The Republic of the Congo is a parliamentary republic in which the constitution, promulgated in 2015, vests most decision-making authority and political power in the president and prime minister. In 2015 citizens adopted a new constitution by a 94 percent vote, but in a controversial process boycotted by much of the opposition. The opposition and international community questioned the credibility of the referendum process and results. The new constitution changed previous maximum presidential term limits from two terms of seven years to three terms of five years and provided complete immunity to former presidents. In April 2016 the Constitutional Court proclaimed the incumbent, Denis Sassou N’Guesso, winner of the March 2016 presidential election with 60 percent of the vote and almost 69 percent voter turnout. Domestic nongovernmental organizations (NGOs), opposition candidates, foreign governments, and international organizations questioned the validity of the results and cited electoral irregularities. The government held the most recent legislative and local elections in July for 143 of the national assembly’s 151 seats, for 1,158 local seats, and 66 of the senate’s 72 seats. While the country has a multiparty political system, members of the president’s Congolese Labor Party (PCT) and its allies retained almost 90 percent of legislative seats, and PCT members occupied almost all senior government positions.
Civilian authorities generally maintained effective control over the security forces.
The most significant human rights issues included torture and other cruel, inhuman, or degrading treatment or punishment of detainees by security services; disappearances; harsh detention conditions; arbitrary arrests and the holding of political prisoners; lack of due judicial process; infringement of citizens’ privacy rights; abuses in internal conflict including killings of civilians, sexual violence, and restriction of relief supplies; restrictions on freedoms of assembly and association; abuses related to the harsh treatment of undocumented immigrants; restrictions on the ability of citizens to change their government peacefully; restrictions on the activities of opposition political groups; corruption on the part of officials and lack of transparency; violence against women, including rape; domestic violence, child abuse and early marriage with little government action to enforce accountability against perpetrators; and trafficking in persons.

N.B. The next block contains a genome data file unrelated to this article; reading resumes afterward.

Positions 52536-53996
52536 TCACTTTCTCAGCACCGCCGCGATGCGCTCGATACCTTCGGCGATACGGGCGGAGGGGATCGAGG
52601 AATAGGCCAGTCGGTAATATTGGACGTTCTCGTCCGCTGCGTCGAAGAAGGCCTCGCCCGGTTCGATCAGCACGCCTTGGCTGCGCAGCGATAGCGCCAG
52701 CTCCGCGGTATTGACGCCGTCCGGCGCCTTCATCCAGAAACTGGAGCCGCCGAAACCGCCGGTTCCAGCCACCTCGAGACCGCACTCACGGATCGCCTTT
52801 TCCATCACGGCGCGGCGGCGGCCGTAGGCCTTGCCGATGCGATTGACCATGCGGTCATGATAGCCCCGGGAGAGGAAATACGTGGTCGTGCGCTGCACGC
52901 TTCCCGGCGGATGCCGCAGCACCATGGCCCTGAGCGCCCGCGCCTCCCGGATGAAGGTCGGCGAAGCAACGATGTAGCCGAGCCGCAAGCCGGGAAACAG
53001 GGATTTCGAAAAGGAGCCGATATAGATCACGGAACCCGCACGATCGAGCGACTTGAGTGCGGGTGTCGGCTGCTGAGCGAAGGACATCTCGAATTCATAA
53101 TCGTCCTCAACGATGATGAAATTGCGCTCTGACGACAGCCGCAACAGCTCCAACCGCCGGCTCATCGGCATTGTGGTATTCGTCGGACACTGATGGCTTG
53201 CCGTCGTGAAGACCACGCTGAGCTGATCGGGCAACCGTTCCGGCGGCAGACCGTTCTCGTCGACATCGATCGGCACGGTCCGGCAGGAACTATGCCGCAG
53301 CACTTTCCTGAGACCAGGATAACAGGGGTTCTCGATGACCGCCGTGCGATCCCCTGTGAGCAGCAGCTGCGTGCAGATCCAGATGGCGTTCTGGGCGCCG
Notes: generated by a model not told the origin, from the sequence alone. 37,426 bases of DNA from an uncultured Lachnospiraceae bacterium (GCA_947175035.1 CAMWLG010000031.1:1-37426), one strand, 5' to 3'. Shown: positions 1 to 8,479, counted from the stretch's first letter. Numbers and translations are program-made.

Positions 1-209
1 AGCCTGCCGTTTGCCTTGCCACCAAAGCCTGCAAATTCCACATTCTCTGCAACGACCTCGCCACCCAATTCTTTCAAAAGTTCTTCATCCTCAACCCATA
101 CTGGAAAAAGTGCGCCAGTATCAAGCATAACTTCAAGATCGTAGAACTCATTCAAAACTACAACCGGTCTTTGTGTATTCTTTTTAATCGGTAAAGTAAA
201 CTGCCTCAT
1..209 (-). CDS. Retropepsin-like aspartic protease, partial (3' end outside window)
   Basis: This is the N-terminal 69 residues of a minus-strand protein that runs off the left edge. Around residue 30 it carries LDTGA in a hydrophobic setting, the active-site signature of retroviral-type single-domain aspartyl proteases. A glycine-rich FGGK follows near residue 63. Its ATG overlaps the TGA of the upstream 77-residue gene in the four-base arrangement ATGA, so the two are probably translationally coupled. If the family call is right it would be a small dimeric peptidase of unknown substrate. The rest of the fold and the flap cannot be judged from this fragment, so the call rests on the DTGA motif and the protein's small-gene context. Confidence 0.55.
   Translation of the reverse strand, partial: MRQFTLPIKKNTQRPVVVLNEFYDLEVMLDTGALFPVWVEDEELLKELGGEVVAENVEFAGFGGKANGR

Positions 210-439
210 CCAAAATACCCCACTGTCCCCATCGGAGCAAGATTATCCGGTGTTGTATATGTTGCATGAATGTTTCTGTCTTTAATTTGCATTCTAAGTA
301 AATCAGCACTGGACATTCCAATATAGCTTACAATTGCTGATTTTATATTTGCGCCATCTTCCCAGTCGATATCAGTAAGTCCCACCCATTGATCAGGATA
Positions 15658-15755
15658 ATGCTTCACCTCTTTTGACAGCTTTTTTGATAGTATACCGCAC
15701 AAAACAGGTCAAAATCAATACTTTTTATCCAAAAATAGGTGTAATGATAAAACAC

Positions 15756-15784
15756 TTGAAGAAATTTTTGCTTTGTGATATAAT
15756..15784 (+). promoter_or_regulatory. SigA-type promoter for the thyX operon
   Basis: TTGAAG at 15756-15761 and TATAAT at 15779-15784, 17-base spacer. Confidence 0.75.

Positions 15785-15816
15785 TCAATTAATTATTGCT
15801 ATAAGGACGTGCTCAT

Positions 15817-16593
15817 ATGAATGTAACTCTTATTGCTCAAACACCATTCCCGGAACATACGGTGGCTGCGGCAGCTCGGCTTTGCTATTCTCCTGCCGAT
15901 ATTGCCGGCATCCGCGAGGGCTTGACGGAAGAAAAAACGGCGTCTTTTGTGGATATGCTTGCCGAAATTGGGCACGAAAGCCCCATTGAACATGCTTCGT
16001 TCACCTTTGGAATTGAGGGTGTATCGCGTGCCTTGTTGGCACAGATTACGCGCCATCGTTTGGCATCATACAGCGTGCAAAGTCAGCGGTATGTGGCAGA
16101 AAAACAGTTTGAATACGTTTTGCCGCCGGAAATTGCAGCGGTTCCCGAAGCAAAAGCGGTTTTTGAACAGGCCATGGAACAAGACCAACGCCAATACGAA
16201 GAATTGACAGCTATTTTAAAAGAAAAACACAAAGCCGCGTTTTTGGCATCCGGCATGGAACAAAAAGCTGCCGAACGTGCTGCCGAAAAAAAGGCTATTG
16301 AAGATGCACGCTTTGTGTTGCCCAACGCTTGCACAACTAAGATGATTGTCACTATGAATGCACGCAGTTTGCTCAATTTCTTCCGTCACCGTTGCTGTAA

The government seldom took steps to prosecute or punish officials who committed abuses, whether in the security services or elsewhere in the government, and official impunity was a problem.
Conflict in the Pool region involving government security forces and the Nsiloulou faction of the Ninja militia, known as “Ninja/Nsiloulou” militia continued during the year. The conflict displaced more than 81,000 persons. These antigovernment Ninja militia committed human rights abuses and failed to protect civilians in conflict zones. The government’s military operations sought to hold perpetrators accountable for alleged abuses, although there was no information on judicial actions to investigate, prosecute, or punish perpetrators of these actions.